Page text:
Medieval Warm Period, Busted

Climate Change Denialists, or Sceptics (Skeptics) as they like to call themselves, will not be liking this piece of research one single teensy-eensy-weensy bit.

“Natural mechanism for medieval warming discovered : 19:00 02 April 2009 by Nora Schultz : Europe basked in unusually warm weather in medieval times, but why has been open to debate. Now the natural climate mechanism that caused the mild spell seems to have been pinpointed. The finding is significant today because, according to Valerie Trouet at the Swiss Federal Institute for Forest, Snow, and Landscape Research in Birmensdorf, the mechanism that caused the warm spell in Europe – and meant wine could be produced in England as it is now – cannot explain current warming. It means the medieval warm period was mainly a regional phenomenon caused by altered heat distribution rather than a global phenomenon.”

There’s a sting in this story, and it has to do with the Pacific Ocean. It seems that natural factors such as volcanic eruptions could have created a lasting, self-reinforcing La Niña effect in the ENSO (El Niño Southern Oscillation) and that this caused the Medieval Warm Period in Europe.

“The idea to use growth rings to work out past climate change is not new, but Trouet’s team is the first to look back beyond 1400 in the European record. They found that the strongly positive NAO [ North Atlantic Oscillation ] lasted for about 350 years from 1050 to 1400. By combining their data with information from other regions of the world during medieval times and plugging it into different models, the researchers have also come up with a hypothesis of what made the warm winds so persistent. “It turns out that in the tropical Pacific, the El Niño system was in a negative La Niña mode, meaning it was colder than normal,” says Trouet.”

If this permament La Niña were triggered by natural regional Warming, then it could also happen as a result of man-made Global Warming.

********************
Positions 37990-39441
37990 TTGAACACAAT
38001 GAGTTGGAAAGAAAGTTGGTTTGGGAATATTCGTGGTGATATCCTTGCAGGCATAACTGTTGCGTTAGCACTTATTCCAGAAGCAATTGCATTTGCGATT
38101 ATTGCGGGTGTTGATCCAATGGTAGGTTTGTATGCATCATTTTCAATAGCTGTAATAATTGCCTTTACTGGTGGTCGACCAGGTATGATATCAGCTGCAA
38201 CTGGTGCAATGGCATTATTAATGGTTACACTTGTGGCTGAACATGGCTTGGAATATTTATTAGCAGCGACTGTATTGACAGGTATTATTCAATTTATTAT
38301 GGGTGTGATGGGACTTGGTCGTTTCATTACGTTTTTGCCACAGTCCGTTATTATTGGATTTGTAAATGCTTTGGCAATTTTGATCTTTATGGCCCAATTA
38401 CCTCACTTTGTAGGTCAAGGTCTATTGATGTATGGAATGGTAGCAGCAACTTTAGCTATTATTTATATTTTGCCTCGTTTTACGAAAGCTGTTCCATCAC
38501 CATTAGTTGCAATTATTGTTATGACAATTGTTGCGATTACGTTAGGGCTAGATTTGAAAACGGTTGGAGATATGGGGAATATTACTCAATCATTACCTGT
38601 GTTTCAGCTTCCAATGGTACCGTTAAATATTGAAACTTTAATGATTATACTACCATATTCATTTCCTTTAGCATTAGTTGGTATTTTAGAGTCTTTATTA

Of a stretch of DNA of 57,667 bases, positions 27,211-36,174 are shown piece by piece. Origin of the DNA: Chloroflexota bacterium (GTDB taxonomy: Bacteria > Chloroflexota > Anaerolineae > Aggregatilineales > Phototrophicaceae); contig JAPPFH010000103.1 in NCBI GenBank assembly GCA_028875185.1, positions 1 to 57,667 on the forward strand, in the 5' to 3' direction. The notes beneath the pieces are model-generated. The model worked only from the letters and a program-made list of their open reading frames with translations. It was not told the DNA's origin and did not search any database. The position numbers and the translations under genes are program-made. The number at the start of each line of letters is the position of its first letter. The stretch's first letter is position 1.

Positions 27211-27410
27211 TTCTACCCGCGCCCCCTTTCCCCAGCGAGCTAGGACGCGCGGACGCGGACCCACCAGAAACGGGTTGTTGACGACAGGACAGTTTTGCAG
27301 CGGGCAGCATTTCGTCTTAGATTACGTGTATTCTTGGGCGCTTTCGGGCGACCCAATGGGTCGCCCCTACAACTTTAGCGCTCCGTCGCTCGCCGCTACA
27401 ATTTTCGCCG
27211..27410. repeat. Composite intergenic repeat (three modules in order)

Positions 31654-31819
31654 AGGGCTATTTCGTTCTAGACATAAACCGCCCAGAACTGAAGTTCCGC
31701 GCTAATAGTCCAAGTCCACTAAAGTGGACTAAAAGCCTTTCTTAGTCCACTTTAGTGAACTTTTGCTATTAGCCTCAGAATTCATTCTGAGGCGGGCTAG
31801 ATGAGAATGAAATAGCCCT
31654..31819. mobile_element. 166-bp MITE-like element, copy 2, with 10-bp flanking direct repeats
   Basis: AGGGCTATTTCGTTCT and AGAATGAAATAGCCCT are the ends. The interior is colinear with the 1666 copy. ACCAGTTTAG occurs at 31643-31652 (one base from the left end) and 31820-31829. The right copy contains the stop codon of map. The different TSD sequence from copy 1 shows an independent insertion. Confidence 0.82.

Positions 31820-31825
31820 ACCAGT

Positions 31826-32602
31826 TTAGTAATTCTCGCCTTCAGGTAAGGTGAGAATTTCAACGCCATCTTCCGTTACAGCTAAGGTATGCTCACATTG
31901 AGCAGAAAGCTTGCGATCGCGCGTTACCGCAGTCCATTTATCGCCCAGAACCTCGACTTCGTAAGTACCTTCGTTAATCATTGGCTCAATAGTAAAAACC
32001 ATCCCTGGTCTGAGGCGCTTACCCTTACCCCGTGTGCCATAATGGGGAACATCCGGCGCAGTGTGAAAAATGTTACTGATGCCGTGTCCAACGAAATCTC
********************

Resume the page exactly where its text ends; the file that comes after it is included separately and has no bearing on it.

This would exacerbate the megadrought conditions currently being experienced in parts of the United States, China, Australia and the European Mediterranean region and elsewhere.

“Mann is also concerned that the dominance of medieval La Niña conditions now indicated by Trouet’s work might make it more likely that the current man-made warming could also put the El Niño system back into a La Niña mode, although most climate models so far had predicted the opposite. “If this happens, then the implications are profound, because regions that are already suffering from increased droughts as a result of climate warming, like western North America, will become even drier if La Niña prevails in the future”, he says.”

At the current time, it appears that La Niña is becoming less prevalent, and this is what is usually stated in research :-

However, we could see a radical flip in any Earth system, as the average global temperature is hotter than at any time in the last 1,000 years :-

Previous research on dry/wet periods in various parts of the World show that there are general prevailing conditions for definite periods of time measured in multiple decades :-

“Rainfall variability in southern Spain on decadal to centennial time scales : Abstract : In this work a long rainfall series in Andalusia (southern Spain) is analysed. Methods of historical climatology were used to reconstruct a 500-year series from historical sources. Different statistical tools were used to detect and characterize significant changes in this series. Results indicate rainfall fluctuations, without abrupt changes, in the following alternating dry and wet phases: 1501-1589 dry, 1590-1649 wet, 1650-1775 dry, 1776-1937 wet and 1938-1997 dry. Possible causal mechanisms are discussed, emphasizing the important contribution of the North Atlantic Oscillation (NAO) to rainfall variability in the region…”

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